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Yesterday was an adventurous day. I took a "chicken bus" about 45min out to a nonactive volcano to do some hiking. These busses are hilarious. They´re actually old school busses (complete with little-to-no leg room) all painted up in crazy colors emblazoned with religious sayings "dios es amor" "mi dios es real" etc. etc. as if that will keep them from getting out of accidents. (In my opinion, they could use some new brakes!!) We were all packed (and I mean packed) in there and the aisles were about 1/4 the size of regular school busses, so you can imagine the ordeal it was to enter/exit the bus. Especially for the old people. I ran into some ppl going to the same place, but they were hiking too slowly, so I (graciously) ditched them and ... read more
Hanging out at the lake
Avoiding the rain at the lookout point


Guate My single day in Guate (abr. Of Guatemala city) was enough for realizing, that it justly gained its bad reputation as a fucking dangerous city: All the groceries are closed by iron doors, and the owner serves you via a little window with SORAGIM; stores, which sell valuables, have private gunman standing at the entrance; and by night you here explosions and alarm. As I knew all of that in advance, I chose an hotel just near the airport, and tried not to wander around too much. And thus, ironically, after being used to wake up by the voice of the birds in my brother’s place in New-York, now I had to wake up from the noise of a Boeing 747, taking off just 10 meters above my head. Orchid The guidebook tells about a ... read more
Momostenango
Utatlan ruins
El Palmar Viejo


Hello everyone, I finally made it back to Xela yesterday from two weeks at the mountain school. I spent this past weekend in Tilapa Beach (near the border of Mexico) doing a volunteer project. More about that later though. The mountain school is about 1.5 hrs southwest of Xela. It was developed in 1997 as a sister school to Proyecto Linguistico Quetzalteco in Xela. The mountain school is within two communites- Fatima and Nueva San Jose. Both of these communities are very poor, and the mountain school serves as a means of income for these families. These communities have a very interesting history, but I only know the history of Neuva San Jose from a conference that we had the other night. Abelino gave us the conference (he is the uncle of my host mother) and ... read more
Piedad (my host grandmother)
Eunice, me, Alex, and Anna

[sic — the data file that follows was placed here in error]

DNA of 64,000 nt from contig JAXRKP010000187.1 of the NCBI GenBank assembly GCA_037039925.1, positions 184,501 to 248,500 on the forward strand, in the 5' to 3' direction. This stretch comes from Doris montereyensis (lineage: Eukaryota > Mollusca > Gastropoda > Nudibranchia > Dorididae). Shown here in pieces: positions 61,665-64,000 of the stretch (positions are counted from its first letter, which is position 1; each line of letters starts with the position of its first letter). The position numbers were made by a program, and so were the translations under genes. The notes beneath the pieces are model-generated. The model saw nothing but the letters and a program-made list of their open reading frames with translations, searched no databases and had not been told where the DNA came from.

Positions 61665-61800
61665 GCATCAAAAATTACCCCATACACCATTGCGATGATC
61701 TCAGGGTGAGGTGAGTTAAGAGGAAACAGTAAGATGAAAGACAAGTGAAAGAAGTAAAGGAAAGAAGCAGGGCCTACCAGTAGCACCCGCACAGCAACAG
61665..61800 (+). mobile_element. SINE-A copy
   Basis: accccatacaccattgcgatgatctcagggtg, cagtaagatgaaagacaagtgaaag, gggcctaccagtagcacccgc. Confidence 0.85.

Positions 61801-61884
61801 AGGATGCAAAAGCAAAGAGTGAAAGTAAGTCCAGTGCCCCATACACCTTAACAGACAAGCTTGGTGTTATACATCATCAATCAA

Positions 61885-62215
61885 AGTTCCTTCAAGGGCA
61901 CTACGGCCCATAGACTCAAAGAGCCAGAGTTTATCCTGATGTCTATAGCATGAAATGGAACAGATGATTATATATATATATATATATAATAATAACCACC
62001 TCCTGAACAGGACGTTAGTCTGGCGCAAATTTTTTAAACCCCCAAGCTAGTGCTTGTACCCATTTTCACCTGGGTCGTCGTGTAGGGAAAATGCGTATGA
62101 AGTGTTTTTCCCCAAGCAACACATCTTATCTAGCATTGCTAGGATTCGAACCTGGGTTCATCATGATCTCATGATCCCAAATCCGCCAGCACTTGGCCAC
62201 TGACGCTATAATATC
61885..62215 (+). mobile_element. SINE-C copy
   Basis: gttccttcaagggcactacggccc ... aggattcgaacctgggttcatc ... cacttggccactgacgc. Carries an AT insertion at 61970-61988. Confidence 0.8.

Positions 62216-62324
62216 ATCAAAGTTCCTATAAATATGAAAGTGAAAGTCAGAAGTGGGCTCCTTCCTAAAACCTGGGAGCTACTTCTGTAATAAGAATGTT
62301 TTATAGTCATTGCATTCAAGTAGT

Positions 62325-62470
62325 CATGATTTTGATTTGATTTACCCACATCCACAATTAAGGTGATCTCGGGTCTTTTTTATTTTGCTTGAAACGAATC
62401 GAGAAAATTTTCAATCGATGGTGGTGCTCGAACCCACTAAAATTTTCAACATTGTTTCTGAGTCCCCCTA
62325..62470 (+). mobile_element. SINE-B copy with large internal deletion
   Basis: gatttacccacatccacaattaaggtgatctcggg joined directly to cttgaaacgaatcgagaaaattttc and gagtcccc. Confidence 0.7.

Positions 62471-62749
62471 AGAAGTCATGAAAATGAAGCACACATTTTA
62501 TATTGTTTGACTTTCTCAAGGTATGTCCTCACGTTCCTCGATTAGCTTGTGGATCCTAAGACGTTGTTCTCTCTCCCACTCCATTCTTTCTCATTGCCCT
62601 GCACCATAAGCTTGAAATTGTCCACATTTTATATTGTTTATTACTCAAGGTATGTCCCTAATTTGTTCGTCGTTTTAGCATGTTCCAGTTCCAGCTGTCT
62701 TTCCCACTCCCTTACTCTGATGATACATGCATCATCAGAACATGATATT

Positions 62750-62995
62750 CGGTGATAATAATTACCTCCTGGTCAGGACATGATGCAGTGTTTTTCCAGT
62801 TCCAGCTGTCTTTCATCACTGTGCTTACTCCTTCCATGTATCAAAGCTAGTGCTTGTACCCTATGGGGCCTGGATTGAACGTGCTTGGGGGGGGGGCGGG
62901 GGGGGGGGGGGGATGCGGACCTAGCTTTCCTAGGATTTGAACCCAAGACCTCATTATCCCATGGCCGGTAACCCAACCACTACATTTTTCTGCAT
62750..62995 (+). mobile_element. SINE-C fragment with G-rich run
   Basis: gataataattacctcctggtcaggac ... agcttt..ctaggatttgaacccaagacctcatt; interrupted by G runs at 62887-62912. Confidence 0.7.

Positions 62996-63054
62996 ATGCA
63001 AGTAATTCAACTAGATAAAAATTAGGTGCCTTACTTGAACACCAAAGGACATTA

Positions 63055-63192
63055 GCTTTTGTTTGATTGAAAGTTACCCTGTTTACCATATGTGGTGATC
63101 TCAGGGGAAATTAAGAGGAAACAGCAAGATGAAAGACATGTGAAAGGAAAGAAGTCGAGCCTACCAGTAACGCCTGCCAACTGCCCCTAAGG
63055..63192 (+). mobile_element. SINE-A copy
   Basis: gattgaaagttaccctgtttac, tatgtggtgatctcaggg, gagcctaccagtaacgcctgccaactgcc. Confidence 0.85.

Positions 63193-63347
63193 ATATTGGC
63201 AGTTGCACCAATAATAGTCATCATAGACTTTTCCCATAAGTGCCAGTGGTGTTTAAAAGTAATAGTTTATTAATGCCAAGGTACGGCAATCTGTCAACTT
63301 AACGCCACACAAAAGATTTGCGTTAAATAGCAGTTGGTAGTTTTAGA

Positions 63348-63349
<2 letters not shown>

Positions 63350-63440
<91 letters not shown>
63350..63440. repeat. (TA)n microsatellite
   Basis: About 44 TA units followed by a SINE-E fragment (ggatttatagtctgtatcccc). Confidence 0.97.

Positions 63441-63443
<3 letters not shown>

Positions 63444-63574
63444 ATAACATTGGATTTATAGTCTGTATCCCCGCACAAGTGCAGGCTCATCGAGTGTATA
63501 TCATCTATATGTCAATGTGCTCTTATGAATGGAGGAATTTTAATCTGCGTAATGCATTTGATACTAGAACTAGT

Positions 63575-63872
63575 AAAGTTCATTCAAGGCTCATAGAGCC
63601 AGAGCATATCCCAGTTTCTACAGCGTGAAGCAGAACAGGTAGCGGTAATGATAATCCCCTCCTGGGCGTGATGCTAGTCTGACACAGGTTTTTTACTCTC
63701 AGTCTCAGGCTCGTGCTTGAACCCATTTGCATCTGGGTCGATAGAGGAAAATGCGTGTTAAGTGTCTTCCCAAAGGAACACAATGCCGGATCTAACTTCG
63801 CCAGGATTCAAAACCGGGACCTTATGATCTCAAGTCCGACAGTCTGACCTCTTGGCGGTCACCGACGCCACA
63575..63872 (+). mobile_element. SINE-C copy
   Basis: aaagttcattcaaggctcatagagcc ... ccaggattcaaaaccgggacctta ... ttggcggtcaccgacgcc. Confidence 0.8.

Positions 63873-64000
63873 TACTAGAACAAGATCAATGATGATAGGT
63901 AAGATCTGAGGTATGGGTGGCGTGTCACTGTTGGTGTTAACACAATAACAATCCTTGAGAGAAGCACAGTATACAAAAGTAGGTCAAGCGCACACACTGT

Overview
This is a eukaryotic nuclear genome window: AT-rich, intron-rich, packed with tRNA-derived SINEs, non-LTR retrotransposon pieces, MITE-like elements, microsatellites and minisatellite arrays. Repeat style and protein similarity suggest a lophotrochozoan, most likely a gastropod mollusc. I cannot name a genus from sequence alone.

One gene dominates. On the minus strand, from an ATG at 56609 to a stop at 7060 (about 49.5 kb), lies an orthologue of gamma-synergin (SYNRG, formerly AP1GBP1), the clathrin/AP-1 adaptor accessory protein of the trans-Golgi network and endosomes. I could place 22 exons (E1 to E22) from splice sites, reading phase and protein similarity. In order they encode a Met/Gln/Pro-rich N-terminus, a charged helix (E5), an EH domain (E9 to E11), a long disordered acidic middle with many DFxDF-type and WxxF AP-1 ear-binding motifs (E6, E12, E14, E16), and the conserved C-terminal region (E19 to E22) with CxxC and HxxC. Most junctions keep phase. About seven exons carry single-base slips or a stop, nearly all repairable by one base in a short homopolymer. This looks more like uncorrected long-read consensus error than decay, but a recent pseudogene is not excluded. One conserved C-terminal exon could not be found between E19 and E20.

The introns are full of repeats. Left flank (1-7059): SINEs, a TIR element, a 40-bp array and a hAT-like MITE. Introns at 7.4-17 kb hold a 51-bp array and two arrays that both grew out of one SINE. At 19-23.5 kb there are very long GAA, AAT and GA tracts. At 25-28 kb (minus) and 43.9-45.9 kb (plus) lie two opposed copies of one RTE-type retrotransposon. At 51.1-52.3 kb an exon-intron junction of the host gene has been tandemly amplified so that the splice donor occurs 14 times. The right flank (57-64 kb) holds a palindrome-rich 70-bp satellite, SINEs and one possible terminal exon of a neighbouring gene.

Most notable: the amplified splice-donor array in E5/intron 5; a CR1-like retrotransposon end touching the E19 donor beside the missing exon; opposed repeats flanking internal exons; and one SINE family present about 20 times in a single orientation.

Man collecting wood


On Friday night I went to Royal Paris, a French restaurant, with some of the girls from my host family. My friend Hugo, who I met through Boni (from Casa Xelaju office) and who I used to play music with, is in the group that was playing. They are called Sombrero Negro and their a latin-jazz/folk group that sounds really good. They have a guy who sings and plays a mean flamenco-esque style guitar, a guy who plays alto and tenor sax, a girl who sings, a foreigner who plays clarinet, Hugo on all types of precussion, and a girl who plays everything (while dancing). We stayed out late, thus making it hard to get up this morning (Saturday, May 13) at 6 am. Today I took the students to La Laguna Chikabal. It is a ... read more
Volcanic View
Lookin' Down on Chikabal
Entrance to Hike up La Laguna


Holy Frijoles, Just a few days ago Travis and I climbed Vocano Pacaya. HOnestly words cannot describe this experience. It was spiritual. We had no idea when we signed up for the trip that we would have the opportunity to climb to the summit. Pacaya is 1.25 miles high and the hike to get there is over two miles. We were winded after fifteen minutes of hiking the trail. After an hour an a half we reached a beautiful plateau that overlooked Guatemala City and the surrounding farm land. From that point we had a 360 degree view of the verdant landscape covered with more volcanos. We were also standing on Pumus sand from the daunting black hill towering over us. The wind began to pick up to about 30mph and the low growl of the ... read more




Tot: 0.311s; Tpl: 0.011s; cc: 11; qc: 90; dbt: 0.094s; 90; m:apollo w:www (50.28.60.10); sld: 2; ; mem: 6.5mb